Following The Mariinsky Ballet’s dbut at Sadler’s Wells last week, The Mariinsky Opera’s visit with Rimsky-Korsakov’s The Tale of Tsar Saltan did, if nothing else, provide something that was intrinsically Russian in every way.
Presented here with bright sets and costumes and traditional Russian dancing, it seemed stylistically worlds away from the average English production of, say, Boris Godunov.
The opera itself, with libretto by Vladimir Ivanonich Belsky, is based on a Russian folktale set to verse by Pushkin. If, however, the production captured the Russian approach to fusing musical, visual and storytelling elements, the overall standard of each facet was not as strong as it could have been.
Much can be forgiven on the grounds that this was a travelling production. So even if the flimsy sets would not have been tolerated at Covent Garden, they still held their own interest. The simple hut in Act One was effectively decorated with traditional peasant motifs, whilst the ‘cardboard cut-out’ turrets of the Tsar’s palace were in keeping with the notion of a child’s fairytale. Good use was also made of screen animations during scene changes, which showed the Tsar’s army galloping into battle, a barrel tossing about in the sea, and a bee (from The Flight of the Bumblebee) flying through the air. It was more disappointing, however, to witness a cast whose abilities varied considerably.
The story itself tells of three sisters who all seek to marry the Tsar Saltan. When he chooses the youngest, the others plot against her and see the Tsaritsa and her son, the Tsarevich Guidon, tossed into the sea in a barrel. After being washed up on an island, Guidon wins the heart of a Swan-Princess, becomes ruler of the magical city of Ledenets and finally reunites his mother with the Tsar. It is a plot that requires the cast to capture the fairytale essence in their voices as much as their gestures, and some did so more successfully than others.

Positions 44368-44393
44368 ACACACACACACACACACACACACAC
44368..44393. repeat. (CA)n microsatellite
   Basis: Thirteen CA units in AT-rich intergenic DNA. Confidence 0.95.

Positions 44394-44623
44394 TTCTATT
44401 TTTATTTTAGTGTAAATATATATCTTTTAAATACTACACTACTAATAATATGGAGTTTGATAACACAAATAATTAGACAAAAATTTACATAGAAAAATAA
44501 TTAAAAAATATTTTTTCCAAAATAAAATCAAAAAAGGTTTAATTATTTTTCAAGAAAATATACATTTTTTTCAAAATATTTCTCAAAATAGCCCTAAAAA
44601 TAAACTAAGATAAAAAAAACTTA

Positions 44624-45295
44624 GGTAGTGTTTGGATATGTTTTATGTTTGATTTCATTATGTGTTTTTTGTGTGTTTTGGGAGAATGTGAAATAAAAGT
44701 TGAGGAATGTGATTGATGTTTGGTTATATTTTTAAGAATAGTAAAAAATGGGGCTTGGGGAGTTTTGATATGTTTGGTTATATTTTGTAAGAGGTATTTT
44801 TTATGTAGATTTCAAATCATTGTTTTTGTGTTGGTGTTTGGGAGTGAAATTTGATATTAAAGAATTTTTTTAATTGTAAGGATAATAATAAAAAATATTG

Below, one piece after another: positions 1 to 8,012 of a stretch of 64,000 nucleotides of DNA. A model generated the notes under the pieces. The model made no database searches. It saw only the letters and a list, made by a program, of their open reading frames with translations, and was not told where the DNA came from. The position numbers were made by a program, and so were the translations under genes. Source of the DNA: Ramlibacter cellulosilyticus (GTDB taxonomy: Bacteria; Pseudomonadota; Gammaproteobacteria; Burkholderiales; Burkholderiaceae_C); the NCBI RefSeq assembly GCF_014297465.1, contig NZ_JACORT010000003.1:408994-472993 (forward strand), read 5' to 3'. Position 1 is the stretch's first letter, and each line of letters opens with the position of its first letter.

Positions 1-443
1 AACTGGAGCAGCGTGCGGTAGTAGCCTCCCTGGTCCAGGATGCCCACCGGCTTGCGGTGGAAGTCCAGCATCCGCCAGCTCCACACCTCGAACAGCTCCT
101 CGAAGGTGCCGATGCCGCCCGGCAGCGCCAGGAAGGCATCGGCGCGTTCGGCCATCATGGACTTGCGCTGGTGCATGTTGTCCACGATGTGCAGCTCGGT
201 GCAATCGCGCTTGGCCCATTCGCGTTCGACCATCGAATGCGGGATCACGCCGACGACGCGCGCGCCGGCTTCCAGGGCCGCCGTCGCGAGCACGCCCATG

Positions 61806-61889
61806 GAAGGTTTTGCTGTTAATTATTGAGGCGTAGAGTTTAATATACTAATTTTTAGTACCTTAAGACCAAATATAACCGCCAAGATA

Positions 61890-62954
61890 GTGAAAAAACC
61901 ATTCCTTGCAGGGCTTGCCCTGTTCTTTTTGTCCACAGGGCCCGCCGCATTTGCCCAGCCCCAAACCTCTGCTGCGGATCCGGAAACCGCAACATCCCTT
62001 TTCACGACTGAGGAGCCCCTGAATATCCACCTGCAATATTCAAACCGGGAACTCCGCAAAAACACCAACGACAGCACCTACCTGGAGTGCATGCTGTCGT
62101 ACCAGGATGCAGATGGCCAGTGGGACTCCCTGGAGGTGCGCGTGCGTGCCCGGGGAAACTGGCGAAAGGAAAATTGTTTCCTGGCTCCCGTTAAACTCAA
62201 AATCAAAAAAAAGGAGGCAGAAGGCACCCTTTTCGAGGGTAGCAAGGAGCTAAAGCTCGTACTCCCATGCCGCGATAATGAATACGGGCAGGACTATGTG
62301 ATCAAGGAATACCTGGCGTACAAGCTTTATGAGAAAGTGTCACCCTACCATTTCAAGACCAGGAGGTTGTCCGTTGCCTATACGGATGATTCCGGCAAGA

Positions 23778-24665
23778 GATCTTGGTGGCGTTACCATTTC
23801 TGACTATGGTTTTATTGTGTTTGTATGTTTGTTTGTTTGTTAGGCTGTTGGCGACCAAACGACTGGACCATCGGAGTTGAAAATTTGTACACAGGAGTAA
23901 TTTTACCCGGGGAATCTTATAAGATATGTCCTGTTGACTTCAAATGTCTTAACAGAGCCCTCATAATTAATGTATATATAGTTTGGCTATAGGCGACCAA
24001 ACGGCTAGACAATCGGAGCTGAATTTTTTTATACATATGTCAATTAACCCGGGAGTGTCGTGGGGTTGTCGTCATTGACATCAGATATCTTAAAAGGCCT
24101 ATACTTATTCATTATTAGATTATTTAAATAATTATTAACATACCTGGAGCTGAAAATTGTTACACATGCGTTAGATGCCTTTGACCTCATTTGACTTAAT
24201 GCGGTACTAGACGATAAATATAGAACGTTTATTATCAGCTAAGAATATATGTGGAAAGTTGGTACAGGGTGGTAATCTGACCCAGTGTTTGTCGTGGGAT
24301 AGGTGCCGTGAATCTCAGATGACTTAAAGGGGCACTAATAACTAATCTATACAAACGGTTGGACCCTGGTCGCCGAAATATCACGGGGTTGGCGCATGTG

The two elder sisters (Tatiana Kravtsova and Natalia Evstafieva) certainly delivered, with Kravtsova’s thicker tones contrasting well with Evstafieva’s sharper voice. Demonstrating strong comic gestures throughout, their dancing also said something about their selfish characters as they circled around each other whilst tossing their scarves. Victoria Yastrebova as the Tsaritsa Militrisa used her angelic voice, whose clear and refined flavour made the upper notes sound effortless, to portray youthful innocence and selflessness, whilst Alexey Tannovitsky as the Tsar was everything one could hope for in a deep Russian bass.
Yastrebova and Tannovitsky’s voices, however, failed to blend in the duet that followed their reconciliation. Similarly, whilst the rough edge to Daniil Shtoda’s voice imbued the Tsarevich Guidon with a steely resilience, his wooden acting was disappointing. Lyudmila Dudinova succeeded in applying a smoky, mystical element to the Swan-Princess’s voice on occasions, but when this was absent her singing was uninspiring. More interesting was Vassily Gorshkov’s turn as Old Grandpa. I could not imagine seeing an English production handing the part to such a young man, relying solely on false beards and comic acting to convey old age, and again it was interesting to see such a Russian approach to the portrayal.
The Mariinsky Orchestra, conducted by Tugan Sokhiev (though the Sadler’s Wells website implied it would be Valery Gergiev), felt rather rough. To an extent, a certain crudeness was required to heighten the basic emotions in this fairytale piece, and on some occasions and, in particular, during the Tsaritsa’s arias the orchestra captured the mood perfectly. On others, however, it was simply raucous and drowned out the singers. Sometimes, its ‘over-excitement’ rubbed off on the audience making certain passages feel enjoyably overwhelming, but overall one felt that such an orchestra should have known better!
The most successful scene was the feast in Act Three at which Guidon, transformed into a bumblebee, creates havoc. Here, with a large chorus headed by three superbly powerful Shipmasters, the opera felt joyfully exuberant, both musically and dramatically. Overall, however, the production seemed rough around the edges and, especially when compared with the Mariinsky Ballet’s more successful appearances earlier in the week, felt just a little disappointing.